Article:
“During the opening of the 5th MSG Police Commissioners Conference in Honiara last month, I reiterate that it would be a grave mistake for us to rely solely on regional strategy in order to achieve our aims and objectives when we are yet to strengthen our domestic capacity. We must not sacrifice our domestic resources at the expense of meeting regional strategy.

“We can only move forward towards supporting a regional initiative when we are ready at the right time. This is because doing so would be like putting the cart before the horse. Therefore, it is important that in considering any new initiatives and programmes under the MSG, we must not duplicate the role of other regional organisations in the Pacific. Let us complement the work of other regional organisations for the benefit of our peoples.”

Leaders have finished for the day and the Summit would resume tomorrow with their traditional retreat before they hold their plenary on the final day on Friday. Main item on the agenda is the applications by Indonesia to be upgraded to “associate member” and by the United Liberation Movement of West Papua to become a full member.

Also expected to be on the agenda of the Leaders are plans to form Melanesian Solutions, the business arm of the MSG, and adoption of the organisation’s next 25-year strategic plan.

Solomon Islands’ chairmanship of the MSG would last until the next Leaders Summit in two years time.


1b) Solomons says yes to Indonesia, West Papua membership

By Online Editor
00:04 am GMT+12, 24/06/2015, Solomon Islands

Solomon Islands says it will support Indonesia’s bid to become an associate member of the Melanesian Spearhead Group in return to giving the United Liberation Movement of West Papua observer membership of the sub-regional bloc.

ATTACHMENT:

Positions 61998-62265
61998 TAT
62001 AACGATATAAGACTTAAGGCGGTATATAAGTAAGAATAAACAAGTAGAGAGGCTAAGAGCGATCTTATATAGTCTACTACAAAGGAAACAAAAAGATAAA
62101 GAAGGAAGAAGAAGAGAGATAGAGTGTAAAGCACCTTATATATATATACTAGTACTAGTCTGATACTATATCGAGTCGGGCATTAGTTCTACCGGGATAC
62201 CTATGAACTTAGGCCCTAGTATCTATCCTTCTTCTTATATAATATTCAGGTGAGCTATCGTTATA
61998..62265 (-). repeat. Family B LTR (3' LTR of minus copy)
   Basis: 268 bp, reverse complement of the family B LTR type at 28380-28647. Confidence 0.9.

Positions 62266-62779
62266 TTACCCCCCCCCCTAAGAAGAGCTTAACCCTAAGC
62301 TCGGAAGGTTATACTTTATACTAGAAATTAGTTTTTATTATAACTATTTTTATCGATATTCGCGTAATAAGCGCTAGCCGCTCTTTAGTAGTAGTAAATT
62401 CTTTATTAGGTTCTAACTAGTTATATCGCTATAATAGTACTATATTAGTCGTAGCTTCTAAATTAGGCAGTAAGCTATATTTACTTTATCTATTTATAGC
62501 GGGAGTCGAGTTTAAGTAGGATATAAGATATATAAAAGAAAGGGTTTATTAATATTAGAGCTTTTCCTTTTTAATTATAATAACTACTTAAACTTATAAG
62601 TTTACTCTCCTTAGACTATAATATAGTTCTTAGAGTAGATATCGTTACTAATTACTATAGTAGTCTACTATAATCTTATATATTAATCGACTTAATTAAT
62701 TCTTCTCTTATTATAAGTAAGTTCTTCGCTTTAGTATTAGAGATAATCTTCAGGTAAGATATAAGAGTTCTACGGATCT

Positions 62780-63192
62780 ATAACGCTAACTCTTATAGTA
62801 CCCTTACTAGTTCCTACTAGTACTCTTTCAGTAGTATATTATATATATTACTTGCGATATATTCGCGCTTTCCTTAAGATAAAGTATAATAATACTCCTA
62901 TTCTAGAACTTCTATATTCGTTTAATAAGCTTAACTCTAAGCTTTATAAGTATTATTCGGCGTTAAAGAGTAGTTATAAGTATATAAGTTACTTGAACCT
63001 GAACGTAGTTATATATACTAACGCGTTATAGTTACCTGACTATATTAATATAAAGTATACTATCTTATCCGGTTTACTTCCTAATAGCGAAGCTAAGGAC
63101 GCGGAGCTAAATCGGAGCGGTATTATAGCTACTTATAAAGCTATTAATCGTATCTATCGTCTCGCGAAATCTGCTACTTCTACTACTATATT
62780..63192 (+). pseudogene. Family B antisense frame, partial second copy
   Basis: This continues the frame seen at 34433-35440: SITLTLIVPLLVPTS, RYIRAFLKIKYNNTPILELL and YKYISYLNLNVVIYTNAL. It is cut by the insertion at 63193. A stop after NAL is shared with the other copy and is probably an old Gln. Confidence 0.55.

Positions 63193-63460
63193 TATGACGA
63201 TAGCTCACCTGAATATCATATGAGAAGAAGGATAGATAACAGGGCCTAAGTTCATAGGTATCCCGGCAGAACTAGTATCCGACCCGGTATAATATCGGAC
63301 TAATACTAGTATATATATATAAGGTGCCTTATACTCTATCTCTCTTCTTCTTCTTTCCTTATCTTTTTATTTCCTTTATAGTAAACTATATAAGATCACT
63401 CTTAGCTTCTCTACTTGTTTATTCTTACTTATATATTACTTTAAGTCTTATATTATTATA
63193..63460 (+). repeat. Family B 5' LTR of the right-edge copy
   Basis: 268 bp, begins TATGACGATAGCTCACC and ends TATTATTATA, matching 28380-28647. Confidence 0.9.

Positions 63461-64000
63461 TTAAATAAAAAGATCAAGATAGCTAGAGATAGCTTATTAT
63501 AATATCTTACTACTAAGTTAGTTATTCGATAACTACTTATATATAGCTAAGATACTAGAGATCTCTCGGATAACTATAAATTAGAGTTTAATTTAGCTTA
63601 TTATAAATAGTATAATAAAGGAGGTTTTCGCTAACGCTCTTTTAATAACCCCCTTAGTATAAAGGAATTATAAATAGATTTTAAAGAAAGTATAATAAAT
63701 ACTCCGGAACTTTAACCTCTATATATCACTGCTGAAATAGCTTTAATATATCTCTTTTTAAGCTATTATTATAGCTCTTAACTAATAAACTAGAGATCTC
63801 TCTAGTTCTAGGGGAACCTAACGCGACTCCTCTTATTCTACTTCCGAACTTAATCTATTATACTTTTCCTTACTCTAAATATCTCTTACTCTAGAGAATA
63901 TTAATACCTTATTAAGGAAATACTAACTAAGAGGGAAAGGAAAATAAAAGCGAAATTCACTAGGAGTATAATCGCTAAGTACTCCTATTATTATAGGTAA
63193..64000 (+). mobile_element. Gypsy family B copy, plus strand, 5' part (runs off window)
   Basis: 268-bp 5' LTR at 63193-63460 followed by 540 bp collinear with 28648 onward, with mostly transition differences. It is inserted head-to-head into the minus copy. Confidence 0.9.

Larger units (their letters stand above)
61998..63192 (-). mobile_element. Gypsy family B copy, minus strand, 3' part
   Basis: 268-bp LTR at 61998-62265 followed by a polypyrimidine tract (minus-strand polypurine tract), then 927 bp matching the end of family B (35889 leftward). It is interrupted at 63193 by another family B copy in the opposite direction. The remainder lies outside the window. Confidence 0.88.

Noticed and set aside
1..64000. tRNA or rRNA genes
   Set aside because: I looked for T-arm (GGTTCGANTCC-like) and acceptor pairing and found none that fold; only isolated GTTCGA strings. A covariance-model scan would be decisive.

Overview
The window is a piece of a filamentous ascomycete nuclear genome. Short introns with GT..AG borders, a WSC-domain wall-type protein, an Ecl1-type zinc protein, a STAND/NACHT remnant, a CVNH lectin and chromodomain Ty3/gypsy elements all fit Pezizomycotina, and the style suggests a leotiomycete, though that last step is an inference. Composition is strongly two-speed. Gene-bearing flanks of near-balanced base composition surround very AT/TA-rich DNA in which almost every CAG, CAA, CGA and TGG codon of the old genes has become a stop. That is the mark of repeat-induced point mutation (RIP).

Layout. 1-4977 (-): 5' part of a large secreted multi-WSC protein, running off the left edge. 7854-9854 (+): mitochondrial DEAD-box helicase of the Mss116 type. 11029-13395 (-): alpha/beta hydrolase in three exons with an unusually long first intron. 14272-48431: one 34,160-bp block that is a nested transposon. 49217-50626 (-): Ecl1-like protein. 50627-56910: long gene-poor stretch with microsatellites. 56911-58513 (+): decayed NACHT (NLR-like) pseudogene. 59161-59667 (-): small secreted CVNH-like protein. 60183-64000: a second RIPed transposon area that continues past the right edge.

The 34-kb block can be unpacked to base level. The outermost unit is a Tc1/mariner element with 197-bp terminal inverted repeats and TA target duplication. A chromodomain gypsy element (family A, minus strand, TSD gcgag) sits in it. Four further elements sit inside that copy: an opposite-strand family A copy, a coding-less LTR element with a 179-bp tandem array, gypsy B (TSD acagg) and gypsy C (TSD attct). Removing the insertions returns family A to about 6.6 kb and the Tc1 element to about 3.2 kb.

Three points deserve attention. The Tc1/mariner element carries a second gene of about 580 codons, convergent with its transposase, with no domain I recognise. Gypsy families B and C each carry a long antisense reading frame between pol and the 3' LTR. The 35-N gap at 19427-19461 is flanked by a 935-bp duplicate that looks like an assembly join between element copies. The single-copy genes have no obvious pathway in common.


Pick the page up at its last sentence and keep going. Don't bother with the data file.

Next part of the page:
Peter Shanel Agovaka, Minister of Police, National Security and Correctional Services of Solomon Islands offered the compromise at the MSG Foreign Ministers Meeting that his government is hosting in the island capital Honiara this week.

The difficulty, according to Minister Agovaka is the decision taken in 2012 by MSG Leaders to remove the requirement that any member seeking associate membership of the group must first serve at least five years as an observer. That new rule also included a provision that any new observer application must have the endorsement of its ‘administering power.’

“We believe this is an important criterion that was removed. This is because we need to be able to work closely with an Observer and that it must be able to display that it abides by all the decisions of the MSG within the given timeframe. That change already been made, Solomon Islands firmly believes that the imbalance caused by a decision in the past can only be best rectified by reviewing the criteria where an application for Observership needs to have the support of the Administering power,” said Minister Agovaka, who is Solomon Islands Head of Delegation to the MSG Foreign Affairs Meeting since his Foreign Affairs counterpart, Milner Tozaka has assumed the chairmanship of the meeting.

“Solomon Islands strongly urges that since we have revised the criteria for Associate Membership, we must seriously consider removing the prerequisite for Observer applicants to MSG. Based on this we can consider admitting Indonesia to be an Associate Member based on the revised criteria in 2012, while we also consider allowing ULMWP to be an Observer in the MSG. Then and only then we realise a balance in the criterion applicable for membership application for the two categories of membership in our group.”

That 2012 decision to remove the 5-year minimum requirement and add the ‘administering power’s endorsement’ was done during Fiji’s chairmanship of the MSG.

Minister Agovaka’s proposed way out of the thorny issue of upgrading Indonesia’s membership of the MSG from observer to associate member comes in the wake of a call by his Foreign Affairs counterpart for the need to stick by the age old rule of the 26 year old body of consensus decision making.